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Of note scarce higher in her royal court This awful man again!-must we ne'er meet Than thou in England's-so, once more beware. But his appalling look, inscrutable
There is no price man's enemy will not pay Yet scrutinizing all, must cite to judgment
For one immortal soul. Now, the good AbbessEach passing thought, each word, each wish
Daughter, advance—how fares it with your charge!
Mark, Mark, Do any but the guilty dread the presence
Sir, longing for your presence, as the blind Of holiest men? He comes to visit here
For light: your holy words breathe deeper calmness
O'er all her frame, than medicine's opiate drugs; The mother of my youth, whose outcast age Hath none but me, of all our scatter'd convent,
Her only fear of death is lest she want To smooth her dying pillow, watch her wants ;
Your parting benediction. And none but Father Angelo t'attend her,
ANGELO. So constantly as though no soul but hers
In-I 'll follow.
Will he not warn me not to wing the air,
And shrivel into dust ?—To doubt his wisdom
Were to impeach man's general estimate;
T'arraign his charity would give the lie Last eve, I ask not, if the dangerous song
To a whole life of painful sanctity, Beseem'd a son of Holy Church-that sin
And slur th'anointed Priesthood with contempt. Be theirs, not thine.
Yet her-of her to speak, to think, t'imagine
Less than the purest, chastest, holiest, best-
An Angel, but without an Angel's wings,
Lest, weary of this tainting world, she fly
Had those Untimely to her native skies; and I, That take in charge th' eternal souls of men
A poor, unknown, a homeless, friendless borNo ways of knowledge to the vulgar eye
The more I think the wilder grow my thoughts, Inscrutable, our task were ill fulfill'd.
And every thought is stamp'd with her brig So tell me, youth, and look that thou speak truth, She is my world of fantasy, each sound Truth to the word, the letter, even the tone
Is as her voice, each gleam of light her look,
And midnight hath no vision but of her.
QUEEN and Ladies.
SIR HENRY NORREYS, Sir FRANCIS WESTON, Sis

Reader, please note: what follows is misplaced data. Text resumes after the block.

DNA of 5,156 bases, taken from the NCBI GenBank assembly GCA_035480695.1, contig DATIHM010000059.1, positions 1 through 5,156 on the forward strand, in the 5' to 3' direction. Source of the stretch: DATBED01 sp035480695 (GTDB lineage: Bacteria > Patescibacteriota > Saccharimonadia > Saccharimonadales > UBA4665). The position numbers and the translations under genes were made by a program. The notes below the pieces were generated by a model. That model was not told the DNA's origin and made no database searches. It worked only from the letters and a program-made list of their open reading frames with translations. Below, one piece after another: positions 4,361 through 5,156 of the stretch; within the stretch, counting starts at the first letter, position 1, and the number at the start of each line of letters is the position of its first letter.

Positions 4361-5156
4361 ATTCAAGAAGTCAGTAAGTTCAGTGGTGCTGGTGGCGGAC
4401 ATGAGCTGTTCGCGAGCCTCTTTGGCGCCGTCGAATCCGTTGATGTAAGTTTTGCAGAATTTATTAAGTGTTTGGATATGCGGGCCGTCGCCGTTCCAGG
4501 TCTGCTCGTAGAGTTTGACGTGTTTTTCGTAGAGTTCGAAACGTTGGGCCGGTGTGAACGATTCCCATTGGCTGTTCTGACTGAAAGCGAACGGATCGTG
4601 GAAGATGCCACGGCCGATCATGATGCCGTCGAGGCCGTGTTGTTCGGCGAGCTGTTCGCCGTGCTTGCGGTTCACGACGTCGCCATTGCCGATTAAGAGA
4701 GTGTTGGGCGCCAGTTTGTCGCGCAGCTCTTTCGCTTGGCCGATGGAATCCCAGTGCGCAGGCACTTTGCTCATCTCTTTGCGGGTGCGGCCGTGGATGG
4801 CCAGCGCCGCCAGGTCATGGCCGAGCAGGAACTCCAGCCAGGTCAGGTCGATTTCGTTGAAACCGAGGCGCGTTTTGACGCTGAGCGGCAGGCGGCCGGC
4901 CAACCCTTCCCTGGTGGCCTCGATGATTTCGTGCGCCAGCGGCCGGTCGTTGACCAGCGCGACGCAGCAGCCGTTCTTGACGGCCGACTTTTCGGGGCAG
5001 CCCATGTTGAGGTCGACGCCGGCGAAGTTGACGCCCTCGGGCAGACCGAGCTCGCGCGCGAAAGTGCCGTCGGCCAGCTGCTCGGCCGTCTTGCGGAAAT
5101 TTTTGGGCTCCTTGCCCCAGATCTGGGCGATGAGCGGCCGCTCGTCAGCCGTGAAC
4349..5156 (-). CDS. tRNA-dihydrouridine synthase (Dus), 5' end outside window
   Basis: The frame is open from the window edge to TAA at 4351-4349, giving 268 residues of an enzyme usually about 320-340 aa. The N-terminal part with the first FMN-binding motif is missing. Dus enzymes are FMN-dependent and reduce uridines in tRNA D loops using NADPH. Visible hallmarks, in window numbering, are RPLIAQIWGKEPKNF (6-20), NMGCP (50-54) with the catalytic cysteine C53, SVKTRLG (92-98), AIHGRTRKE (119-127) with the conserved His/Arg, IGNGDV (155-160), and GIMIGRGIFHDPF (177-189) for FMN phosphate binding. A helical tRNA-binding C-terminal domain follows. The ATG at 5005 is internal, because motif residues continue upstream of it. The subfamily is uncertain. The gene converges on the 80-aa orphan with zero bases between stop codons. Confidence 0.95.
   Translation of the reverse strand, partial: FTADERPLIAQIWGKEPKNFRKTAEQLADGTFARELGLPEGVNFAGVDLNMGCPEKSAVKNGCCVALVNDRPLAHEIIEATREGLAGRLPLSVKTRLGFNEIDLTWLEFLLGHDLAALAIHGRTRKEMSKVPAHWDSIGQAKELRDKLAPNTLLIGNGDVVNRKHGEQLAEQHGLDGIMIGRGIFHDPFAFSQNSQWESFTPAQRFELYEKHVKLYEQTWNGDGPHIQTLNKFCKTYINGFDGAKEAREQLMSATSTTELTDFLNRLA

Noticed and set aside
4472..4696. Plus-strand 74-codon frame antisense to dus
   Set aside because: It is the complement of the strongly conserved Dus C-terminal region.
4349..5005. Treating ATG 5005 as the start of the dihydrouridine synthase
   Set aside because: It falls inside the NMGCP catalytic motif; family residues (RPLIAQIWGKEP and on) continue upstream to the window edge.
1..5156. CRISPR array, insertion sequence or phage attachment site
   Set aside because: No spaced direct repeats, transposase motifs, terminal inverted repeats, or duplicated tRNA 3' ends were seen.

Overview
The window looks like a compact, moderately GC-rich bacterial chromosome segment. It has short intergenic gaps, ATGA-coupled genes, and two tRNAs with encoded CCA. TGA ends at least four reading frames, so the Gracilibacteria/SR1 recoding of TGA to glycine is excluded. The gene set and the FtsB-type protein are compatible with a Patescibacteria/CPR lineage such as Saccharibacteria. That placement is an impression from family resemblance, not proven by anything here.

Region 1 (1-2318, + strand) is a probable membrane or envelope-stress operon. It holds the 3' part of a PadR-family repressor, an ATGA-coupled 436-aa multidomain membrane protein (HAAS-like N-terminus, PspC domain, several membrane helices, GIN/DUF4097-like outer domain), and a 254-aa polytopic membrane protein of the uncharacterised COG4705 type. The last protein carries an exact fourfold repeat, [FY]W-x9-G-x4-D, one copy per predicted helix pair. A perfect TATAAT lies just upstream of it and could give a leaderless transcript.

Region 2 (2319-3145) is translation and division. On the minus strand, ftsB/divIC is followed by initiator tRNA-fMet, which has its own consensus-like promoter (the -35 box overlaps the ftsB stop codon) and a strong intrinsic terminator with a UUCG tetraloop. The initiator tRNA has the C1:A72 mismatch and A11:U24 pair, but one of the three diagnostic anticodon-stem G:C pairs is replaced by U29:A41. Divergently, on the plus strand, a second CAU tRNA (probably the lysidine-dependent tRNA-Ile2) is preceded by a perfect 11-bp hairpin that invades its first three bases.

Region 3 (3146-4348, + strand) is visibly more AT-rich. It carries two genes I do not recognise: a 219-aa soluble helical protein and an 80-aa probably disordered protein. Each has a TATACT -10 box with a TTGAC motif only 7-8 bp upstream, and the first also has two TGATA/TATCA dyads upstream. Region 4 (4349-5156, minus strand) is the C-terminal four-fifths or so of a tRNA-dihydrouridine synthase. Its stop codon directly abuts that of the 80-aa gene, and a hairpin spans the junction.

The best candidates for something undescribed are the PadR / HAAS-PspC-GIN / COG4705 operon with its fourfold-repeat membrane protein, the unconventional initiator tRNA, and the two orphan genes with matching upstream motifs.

Willias BRERETON, MARK SMEATON.
Your Majesty will grace the tilt today?
And so dishonest! Boy, look to't! Thy soul,
To hope that he, your Grace has deign'd to name
The deepest, darkest, most infuriate pit,
Th' abyss of all abysses, blackest blackness,
With direst, most remorseless expiation,
Howls out its drear eternity, arouse
As when the fleshly Luther, or the chief
To tread your furnace chambers !-Rise! prepare Our Mistress thus commanding, what true Knight
The throne of fire, the crown of eating flames ! Can fail or falter ?
She comes-the Queen, the fatal Queen, whose beauty
Hath been to England worse, more full of peril, QUEEN.
Than Helen's was to Troy, hath seal'd for death, Courteous words, Sir Francis ;
For death eternal, irremediable, But I mistake me or that name calls up
Whole generations of her godless sons, Another-and, in truth, a fairer lady.
And made her stately church a heap of ruin!
I am no heretic: why keep me thus
When slightest accidents
Not-as I live.
Take heed! false oath, false Knight: Enough of this,
We kiss your Highness' hands, And with this talisman of strength set forth.
QUEEN. Heaven prosper you!
(Mark SMEATON kneels also.
How now? thou 'rt over-hold:
Who questions it?
Why then behold-adore it!
A look suffices me.
Truth, noble Sirs,
Though, Heaven forgive me! when the trumpets blew,
And moved in troops or single, orderly
As youths and maidens in a village dance, As this May morning, with a heart as heavy
Or shot, like swooping hawks, in straight career; As dull November; to be thought the happiest,
The old Caraffa rose within my breastBe the most wretched of all womankind.
Struggled my soul with haughty recollections
Enamouring all the youth of Italy
With envy of my noble horsemanship.
But I rebuked myself, and thought how Heaven
And curb with salutary governance
Th' unmanaged souls of men. But to our purpose;
Even at the instant, when all spears were levellid,
A handkerchief was seen to fall; but while
Floating it dallied on the air, a Knight,
Sprang up, and callid to horse, while tumult wild Sate upon brows that turn'd aside to avoid me.
The menials are infected : not a groom,
As I descended from my litter, lent Something of this I augurd: as the King
His hand to aid me; and my ante-rooms Swept furious by, he beckond me; yet seem'd Are mute and empty, even as though the plague Too busied with his wrathful thoughts to heed Had tainted all the air. Well, what of this ! Whom thus he summond ; and I heard him mutter Oh, God of Grace! thou 'rt bounteous still! Fall of “The saucy groom !" and terms, which to repeat The cumbrous trappings and appendages Were not o'erfitting priestly lips, but coupled Of mine uneasy state, thou leavest me yet With the Queen's name most strangely. Seeing this, One far too old and one too young to change: I thought it in mine office to administer
My child, my Mother, and my Innocence, Grave ghostly admonition, mingled well
Shall make me up a blest society, With certain homily and pulpit phrases
An Empress girt about with handmaid-queens Of man's ingratitude, and gracious Kings
Might envy.—At her charge I left my Mother, Whose bounties are abused; the general looseness Her charge, whose joy renews her youth, and makes her Of the age. The more I spake, the more he madden'd, Like some fond nurse o'er her first-bornAs though my words were oil on fire.
"T was well, But must be better: I have further tidings.
Come, code, I pass'd the Tower, and saw Sir William Kingston, She sleeps—thyself, dear Anne, not half so lovely: Summond 't was said, with special haste, come forth Come sit by her, and gaze on her, for hours Among his archers.
For days: a violet on a bed of snow,
A pearl in ivory set, the brightest star
There's no similitude she doth not shame.